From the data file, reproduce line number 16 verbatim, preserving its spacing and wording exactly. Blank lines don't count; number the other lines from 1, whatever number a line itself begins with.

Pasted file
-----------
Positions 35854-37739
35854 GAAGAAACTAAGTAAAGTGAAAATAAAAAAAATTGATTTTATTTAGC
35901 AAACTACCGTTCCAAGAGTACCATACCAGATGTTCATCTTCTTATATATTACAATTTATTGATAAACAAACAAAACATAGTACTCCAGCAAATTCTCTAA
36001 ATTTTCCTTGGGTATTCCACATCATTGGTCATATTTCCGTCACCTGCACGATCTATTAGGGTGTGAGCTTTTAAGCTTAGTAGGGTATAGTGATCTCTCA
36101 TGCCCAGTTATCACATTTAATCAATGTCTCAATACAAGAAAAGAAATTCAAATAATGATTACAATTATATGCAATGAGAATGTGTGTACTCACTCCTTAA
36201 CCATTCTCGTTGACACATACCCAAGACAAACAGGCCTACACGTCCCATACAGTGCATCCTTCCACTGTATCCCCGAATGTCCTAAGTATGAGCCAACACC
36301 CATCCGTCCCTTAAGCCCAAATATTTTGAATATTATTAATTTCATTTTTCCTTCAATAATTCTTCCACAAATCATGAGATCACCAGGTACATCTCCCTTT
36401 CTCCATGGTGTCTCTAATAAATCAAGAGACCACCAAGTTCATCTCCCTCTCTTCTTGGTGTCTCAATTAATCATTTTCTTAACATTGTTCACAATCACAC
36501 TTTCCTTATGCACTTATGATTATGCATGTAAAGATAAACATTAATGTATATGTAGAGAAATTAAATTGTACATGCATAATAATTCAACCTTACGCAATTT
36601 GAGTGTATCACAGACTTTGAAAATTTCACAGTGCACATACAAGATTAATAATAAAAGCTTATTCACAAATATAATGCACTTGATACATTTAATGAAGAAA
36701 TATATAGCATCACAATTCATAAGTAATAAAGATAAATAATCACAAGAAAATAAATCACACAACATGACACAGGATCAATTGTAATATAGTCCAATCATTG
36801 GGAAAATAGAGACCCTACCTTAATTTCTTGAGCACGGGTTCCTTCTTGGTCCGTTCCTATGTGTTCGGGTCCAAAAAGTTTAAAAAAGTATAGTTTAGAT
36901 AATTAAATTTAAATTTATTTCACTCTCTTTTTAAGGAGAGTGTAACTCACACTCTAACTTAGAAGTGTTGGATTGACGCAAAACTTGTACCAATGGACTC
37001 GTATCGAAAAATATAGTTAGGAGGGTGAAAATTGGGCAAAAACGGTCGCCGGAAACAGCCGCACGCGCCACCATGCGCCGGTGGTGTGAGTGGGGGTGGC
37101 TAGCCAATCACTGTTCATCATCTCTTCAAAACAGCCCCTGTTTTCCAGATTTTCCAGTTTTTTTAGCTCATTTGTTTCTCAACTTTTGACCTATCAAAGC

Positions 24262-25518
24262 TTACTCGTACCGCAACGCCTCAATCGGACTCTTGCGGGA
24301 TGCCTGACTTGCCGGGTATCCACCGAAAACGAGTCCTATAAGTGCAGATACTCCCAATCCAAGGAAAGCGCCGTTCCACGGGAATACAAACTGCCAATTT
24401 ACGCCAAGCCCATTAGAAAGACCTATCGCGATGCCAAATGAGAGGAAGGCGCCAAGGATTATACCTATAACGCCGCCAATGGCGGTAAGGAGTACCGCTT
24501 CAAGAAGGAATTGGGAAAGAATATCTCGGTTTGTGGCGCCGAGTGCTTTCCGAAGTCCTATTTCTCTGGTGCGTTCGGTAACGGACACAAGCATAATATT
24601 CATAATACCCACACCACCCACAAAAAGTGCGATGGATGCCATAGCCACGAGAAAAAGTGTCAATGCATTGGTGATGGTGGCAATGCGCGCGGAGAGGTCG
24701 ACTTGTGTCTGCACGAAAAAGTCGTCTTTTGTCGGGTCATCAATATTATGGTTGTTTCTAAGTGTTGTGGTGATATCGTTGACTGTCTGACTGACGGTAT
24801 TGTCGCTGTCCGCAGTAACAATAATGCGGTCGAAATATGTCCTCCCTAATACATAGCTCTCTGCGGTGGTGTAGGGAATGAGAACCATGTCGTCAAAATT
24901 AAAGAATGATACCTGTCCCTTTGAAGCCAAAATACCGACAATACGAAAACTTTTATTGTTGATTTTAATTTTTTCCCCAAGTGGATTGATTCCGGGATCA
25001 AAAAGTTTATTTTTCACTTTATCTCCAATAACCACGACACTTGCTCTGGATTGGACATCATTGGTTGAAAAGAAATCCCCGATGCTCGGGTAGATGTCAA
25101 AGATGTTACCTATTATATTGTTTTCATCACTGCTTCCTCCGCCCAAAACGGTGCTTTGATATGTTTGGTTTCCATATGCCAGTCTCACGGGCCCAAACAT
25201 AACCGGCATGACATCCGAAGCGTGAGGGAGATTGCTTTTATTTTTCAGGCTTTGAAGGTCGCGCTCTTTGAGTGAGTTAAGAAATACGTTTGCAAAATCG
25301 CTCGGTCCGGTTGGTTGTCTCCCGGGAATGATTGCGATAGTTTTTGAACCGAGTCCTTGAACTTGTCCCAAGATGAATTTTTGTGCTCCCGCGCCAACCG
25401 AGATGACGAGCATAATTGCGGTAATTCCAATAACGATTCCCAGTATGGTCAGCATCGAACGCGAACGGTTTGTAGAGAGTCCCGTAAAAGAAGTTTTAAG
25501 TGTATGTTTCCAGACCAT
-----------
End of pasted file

Positions 24262-25518